By Eleni P. Austin

Portland, Oregon is famous for a lot of things. Artisan cuisine, micro-breweries, beards, liberal politics, farm-to-table food and bicycles.  But it’s home to a thriving music scene.

Back in the ‘60s, the Kingsman (“Louie, Louie”), along with Paul Revere And The Raiders (“Kicks”), gave the city national exposure on the charts. In the ‘80s, the music veered from the ridiculous (Quarterflash), to the sublime (Wipers). Later in that decade Punk flourished. Even now, it’s home to Decemberists and Peter Buck, architect of R.E.M.

Currently, Portland’s best kept secret is Eyelids. The five-piece is an Indie super-group of sorts, featuring three guitarists, Jonathan Drews, John Moen and Chris Slusarenko, Jim Talstra on bass and drummer Paulie Pulvirenti. Individually, these guys have been in the Dharma Bums, Guided By Voices, Stephen Malkmus & The Jicks, The Minus 5, Elliott Smith, Decemberists and Boston Spaceships.

John Moen and Chris Slusarenko have been friends for nearly 30 years. Having both completed a tour for Boston Spaceships’ Let It Beard album, they decided to revisit demos they had originally written and recorded in the early part of the 21st century.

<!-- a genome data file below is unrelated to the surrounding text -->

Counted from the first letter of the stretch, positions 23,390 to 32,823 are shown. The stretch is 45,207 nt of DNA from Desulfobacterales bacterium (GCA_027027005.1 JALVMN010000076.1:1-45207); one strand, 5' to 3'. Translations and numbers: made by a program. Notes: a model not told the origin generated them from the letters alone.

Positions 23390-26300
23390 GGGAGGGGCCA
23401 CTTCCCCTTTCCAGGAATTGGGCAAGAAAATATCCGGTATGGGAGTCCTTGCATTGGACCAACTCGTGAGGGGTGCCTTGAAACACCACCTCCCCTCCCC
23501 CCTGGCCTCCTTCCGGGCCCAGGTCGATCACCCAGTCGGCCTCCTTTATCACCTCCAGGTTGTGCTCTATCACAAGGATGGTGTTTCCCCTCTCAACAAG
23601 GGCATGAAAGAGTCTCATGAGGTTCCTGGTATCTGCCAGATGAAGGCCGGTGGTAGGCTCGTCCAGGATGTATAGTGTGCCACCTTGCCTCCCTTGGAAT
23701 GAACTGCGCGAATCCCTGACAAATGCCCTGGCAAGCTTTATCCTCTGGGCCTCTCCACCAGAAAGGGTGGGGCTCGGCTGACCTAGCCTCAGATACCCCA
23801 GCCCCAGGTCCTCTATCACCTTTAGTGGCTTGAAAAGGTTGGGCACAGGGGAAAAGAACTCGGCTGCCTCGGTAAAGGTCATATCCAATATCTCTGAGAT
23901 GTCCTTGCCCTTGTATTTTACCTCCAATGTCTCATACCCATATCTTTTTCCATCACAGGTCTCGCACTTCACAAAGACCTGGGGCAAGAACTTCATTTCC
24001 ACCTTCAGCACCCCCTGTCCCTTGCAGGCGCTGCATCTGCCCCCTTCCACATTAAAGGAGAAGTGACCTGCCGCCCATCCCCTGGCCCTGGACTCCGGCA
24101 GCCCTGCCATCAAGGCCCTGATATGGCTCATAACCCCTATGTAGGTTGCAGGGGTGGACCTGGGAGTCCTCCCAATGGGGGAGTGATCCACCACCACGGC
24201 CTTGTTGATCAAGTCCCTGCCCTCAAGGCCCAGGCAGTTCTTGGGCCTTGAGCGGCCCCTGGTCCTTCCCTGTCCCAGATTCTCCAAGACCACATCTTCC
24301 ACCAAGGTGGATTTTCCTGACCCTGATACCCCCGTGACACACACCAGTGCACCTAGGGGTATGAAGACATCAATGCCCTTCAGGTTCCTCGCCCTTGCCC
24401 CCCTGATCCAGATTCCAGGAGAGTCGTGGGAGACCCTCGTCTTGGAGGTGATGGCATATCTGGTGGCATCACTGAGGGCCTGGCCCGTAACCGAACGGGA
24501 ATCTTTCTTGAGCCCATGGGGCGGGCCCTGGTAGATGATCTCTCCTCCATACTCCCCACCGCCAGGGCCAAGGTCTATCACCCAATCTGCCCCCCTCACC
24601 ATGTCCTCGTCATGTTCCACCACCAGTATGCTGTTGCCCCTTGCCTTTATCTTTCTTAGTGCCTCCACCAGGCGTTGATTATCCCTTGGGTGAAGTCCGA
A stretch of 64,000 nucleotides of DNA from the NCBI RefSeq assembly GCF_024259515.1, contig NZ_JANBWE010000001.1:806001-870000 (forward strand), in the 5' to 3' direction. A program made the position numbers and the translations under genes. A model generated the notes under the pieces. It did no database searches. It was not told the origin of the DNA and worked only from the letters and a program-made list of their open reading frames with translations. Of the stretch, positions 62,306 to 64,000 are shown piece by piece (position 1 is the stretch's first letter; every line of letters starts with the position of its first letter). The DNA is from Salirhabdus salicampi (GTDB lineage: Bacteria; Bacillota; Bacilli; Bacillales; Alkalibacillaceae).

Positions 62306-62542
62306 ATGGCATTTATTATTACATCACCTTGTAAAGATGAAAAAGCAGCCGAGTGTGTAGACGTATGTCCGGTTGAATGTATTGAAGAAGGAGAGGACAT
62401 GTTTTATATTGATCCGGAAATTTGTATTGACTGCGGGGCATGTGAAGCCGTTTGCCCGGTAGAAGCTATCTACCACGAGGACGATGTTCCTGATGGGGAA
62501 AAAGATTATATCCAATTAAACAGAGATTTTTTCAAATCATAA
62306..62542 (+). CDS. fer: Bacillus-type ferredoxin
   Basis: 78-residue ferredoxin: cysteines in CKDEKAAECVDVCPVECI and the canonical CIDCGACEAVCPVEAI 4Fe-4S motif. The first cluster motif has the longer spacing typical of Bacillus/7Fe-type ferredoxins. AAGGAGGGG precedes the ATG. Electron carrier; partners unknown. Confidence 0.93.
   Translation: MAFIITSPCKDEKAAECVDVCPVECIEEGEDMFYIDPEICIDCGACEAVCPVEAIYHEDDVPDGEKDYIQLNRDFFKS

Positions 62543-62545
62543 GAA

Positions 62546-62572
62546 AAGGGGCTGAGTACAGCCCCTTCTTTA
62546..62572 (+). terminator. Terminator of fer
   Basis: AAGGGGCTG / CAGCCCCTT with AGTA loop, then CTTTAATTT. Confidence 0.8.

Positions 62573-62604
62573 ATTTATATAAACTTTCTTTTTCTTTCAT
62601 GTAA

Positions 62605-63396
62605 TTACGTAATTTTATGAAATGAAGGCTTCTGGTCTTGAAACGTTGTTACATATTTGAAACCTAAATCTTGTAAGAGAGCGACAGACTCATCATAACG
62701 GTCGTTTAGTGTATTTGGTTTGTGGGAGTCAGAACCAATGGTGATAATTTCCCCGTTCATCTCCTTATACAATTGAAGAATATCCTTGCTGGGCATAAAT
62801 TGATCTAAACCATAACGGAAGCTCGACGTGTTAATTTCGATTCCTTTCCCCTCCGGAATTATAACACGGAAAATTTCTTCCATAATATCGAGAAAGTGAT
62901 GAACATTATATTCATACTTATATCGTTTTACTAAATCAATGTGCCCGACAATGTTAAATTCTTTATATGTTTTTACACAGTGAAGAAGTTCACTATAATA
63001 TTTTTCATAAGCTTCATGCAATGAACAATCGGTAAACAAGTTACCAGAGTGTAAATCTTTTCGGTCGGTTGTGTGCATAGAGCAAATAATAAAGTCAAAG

EyelidsPleased and inspired by their nascent efforts they corralled John Drews and headed into the studio, where they created another 13 songs on the spot. Recruiting Jim Talstra and Paulie Pulvirenti they added bass and drums and the result is Eyelids’ full-length debut, 854.

The album opens with the one-two punch of “Seagulls In Submission” and “Psych #1.” “Seagulls…” shimmers like a summer day as guitars ring and jangle. The lyrics paint a vivid tale of aviary terror on the beach, as they implore the menacing birds to “please leave.”

On “Psych…” cascading guitars collide with searing electric riffs and a stuttery beat. Here a romance on the rocks just needs a little emotional rescue…”a sliver of possibility.” Splitting the difference between madrigal and mea culpa, the track gathers speed on the urgent chorus.

These guys are master craftsmen, and the music on 854 is a sharp distillation of myriad influences. The lush acoustic filigrees and fey, falsetto vocals of “Frame We Filled” are supplanted by dissonant guitar. The track completely recalls the sun-kissed charms Paisley Underground heroes like Three O’Clock and Rain Parade.

Meanwhile the high harmonies on “Forget About Tomorrow” wash over forboding bass lines and ascending guitar notes like sweet nectar. The start-stop rhythms evoke the angular pleasures of New Zealand’s Straitjacket Fits and the lyrics offer this quiet carpe diem; “Wrapped in an embrace, a cracked smile upon my face/Forget about tomorrow, this is now.”

On “You Are Your Own,” “Say It’s Alright” and “854” the musical attack is more muscular. With “You Are…” a tough-minded pep talk is couched in a hook-laden melody.  Guitar riffs transmit like pinging sonar as the propulsive percussion puts the pedal to the metal.